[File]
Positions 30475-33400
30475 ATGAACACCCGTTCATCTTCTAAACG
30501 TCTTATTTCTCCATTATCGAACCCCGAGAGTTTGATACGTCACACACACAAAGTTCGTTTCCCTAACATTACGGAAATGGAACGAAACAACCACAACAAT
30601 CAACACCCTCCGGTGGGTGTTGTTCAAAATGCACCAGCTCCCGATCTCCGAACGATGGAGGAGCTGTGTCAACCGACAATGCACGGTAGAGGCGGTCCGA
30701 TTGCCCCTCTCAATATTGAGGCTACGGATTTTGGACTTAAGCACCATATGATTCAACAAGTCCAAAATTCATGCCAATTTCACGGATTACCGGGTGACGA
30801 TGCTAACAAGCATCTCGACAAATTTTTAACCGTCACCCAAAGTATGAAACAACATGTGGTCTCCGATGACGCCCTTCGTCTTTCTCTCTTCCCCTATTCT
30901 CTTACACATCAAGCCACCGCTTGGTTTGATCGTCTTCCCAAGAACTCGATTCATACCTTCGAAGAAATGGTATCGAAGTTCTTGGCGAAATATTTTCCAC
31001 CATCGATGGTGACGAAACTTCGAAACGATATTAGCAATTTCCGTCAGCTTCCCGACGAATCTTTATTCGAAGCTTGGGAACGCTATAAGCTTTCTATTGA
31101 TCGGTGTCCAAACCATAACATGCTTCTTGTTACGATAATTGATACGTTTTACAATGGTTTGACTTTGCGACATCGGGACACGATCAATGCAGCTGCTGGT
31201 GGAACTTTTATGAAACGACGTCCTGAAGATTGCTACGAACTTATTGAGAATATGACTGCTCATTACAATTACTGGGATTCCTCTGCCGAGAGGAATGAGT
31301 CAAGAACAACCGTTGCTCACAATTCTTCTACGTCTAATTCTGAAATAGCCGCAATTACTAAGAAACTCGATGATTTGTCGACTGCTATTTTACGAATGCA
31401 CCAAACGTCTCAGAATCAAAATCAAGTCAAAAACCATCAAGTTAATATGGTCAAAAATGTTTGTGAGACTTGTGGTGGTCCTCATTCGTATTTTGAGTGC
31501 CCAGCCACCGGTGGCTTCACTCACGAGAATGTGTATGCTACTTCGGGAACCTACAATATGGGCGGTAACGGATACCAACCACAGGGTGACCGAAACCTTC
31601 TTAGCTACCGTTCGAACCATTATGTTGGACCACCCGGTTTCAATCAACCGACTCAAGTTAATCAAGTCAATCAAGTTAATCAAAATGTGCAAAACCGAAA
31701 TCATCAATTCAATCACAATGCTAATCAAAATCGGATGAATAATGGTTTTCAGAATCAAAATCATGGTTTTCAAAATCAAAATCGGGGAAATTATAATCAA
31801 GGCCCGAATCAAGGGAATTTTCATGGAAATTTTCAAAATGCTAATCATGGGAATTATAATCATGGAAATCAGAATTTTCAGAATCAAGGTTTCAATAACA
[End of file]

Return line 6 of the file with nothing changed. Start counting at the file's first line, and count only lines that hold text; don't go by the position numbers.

30801 TGCTAACAAGCATCTCGACAAATTTTTAACCGTCACCCAAAGTATGAAACAACATGTGGTCTCCGATGACGCCCTTCGTCTTTCTCTCTTCCCCTATTCT